With budgets tight and the public mood against any kind of corporate excess, workplace Christmas parti es fell out of vogue last year. Mike Fletcher reports on the revival of the festive way to motivate staff.
What a difference a year makes. Just 12 months ago, UK employees were facing up to a holiday period without the annual Christmas party, cancelled as a recessionary measure. Brands that were going ahead with a festive thank-you to staff, were even booking venues under aliases to avoid media detection amid an economic climate that frowned upon anything that could be perceived as vaguely extravagant.
This year, though, brands such as Tesco and Yahoo! are happy to confirm the Christmas party is firmly back on the company calendar, with venues reporting strong seasonal demand.
Tesco is entertaining 350 of its staff at Knebworth House in Hertfordshire, while Yahoo! will be enjoying a Bavarian-themed evening in the Moet et Chandon Champagne suite on the eighth floor of The Penthouse in London, overlooking Leicester Square.
'It's going to be a great night, with a log cabin, the smell of roasted chestnuts, two-pint steins and Bavarian food,' says Lord Jason Scott, event co-ordinator at The Penthouse. 'Our run of sell-out bespoke Christmas evening events started on 23 November, owing to demand from local retail groups who want a celebration before the hard work begins on the high street. We're now extending our offer by selling lunches, and our last evening booking falls on 23 December. It's for a big financial institution that has decided to bring back the Christmas party to motivate its staff.'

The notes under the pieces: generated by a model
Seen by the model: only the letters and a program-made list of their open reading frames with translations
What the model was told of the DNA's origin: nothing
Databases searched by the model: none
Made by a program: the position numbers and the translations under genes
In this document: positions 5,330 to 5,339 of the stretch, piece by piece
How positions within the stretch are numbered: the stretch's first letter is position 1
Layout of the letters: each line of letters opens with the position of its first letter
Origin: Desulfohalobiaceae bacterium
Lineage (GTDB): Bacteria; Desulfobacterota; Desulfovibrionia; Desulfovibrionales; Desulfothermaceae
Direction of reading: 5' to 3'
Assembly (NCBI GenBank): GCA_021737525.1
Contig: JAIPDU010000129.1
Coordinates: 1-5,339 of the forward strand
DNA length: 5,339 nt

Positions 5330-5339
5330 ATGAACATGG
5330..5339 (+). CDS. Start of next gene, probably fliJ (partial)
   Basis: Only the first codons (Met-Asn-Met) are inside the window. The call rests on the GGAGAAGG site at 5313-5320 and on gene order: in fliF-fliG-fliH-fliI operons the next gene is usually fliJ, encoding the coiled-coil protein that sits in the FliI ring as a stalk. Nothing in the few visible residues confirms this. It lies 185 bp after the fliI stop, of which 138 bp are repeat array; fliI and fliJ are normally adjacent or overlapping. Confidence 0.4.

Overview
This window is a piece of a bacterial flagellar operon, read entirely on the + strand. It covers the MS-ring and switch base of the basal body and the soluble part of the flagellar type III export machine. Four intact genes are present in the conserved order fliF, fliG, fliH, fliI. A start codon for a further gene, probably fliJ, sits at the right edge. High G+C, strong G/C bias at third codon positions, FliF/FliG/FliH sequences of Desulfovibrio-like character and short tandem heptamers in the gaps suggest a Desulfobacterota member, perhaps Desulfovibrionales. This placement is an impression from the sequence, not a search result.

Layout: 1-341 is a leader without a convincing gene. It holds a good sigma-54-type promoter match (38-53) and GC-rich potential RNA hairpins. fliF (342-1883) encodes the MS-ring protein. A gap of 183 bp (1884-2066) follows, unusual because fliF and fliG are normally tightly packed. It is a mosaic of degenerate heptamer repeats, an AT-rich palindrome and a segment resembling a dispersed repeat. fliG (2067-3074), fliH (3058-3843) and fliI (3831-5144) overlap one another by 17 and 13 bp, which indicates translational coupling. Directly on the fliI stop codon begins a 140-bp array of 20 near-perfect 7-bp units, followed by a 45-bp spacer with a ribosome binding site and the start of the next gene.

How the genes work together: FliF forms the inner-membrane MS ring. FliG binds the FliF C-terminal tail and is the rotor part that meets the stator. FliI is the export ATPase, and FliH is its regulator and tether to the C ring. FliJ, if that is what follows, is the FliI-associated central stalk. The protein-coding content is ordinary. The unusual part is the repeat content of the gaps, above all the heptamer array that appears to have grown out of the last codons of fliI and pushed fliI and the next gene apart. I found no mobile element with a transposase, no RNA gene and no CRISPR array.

In 2009, a 'Say thank you at Christmas' campaign was launched by the chairman of one of the UK's biggest party organisers, The Concerto Group. Mike Kershaw was giving interviews to television, newspaper and radio journalists as he urged employers to show their appreciation to staff at Christmas. He was even invited to 10 Downing Street to spread the festive message to the then business secretary Peter Mandelson. This year, the campaign has returned and Kershaw is using social media to maintain the message.
'I like to think that everything we did and the support we received last year has had a positive impact on company directors deciding to go ahead with their 2010 Christmas parties,' he says.
'We've almost sold out every Wednesday, Thursday and Friday night at Old Billingsgate and our portfolio of 22 venues is selling extremely well.'
Maria Duddin, general manager at The Brewery in the heart of the City, has noted a welcome increase in high-capacity party bookings from legal, financial and insurance companies, but believes that venues will have to continue to adapt their offer to attract the Christmas-party market.
She says: 'People expect more for less money and require higher standards of food and service. We've adopted a restaurant-standard of food and invested significantly in a 'peculiar wood' theme and table settings for this year. The days of the three-course dinner, white chair-covers and pick-a-wine are over.'
Lisa Hatswell, corporate events manager at The Merlin Entertainments London Eye and chairman of Unique Venues of London, a collective comprising almost 70 venues, agrees. 'Member companies are reporting an uplift in Christmas-party bookings but they remain cautious and are conscious of providing a higher level of service and entertainment,' she says.
Kershaw concludes by summing up the feelings of many venue organisers: 'The mood is a lot more positive, although no one can afford to be complacent. We're all focused on real value for money, creative themes and top-notch service across both exclusive and shared party nights. If we all get it right this year, we'll improve the health of the Christmas-party market for years to come.'
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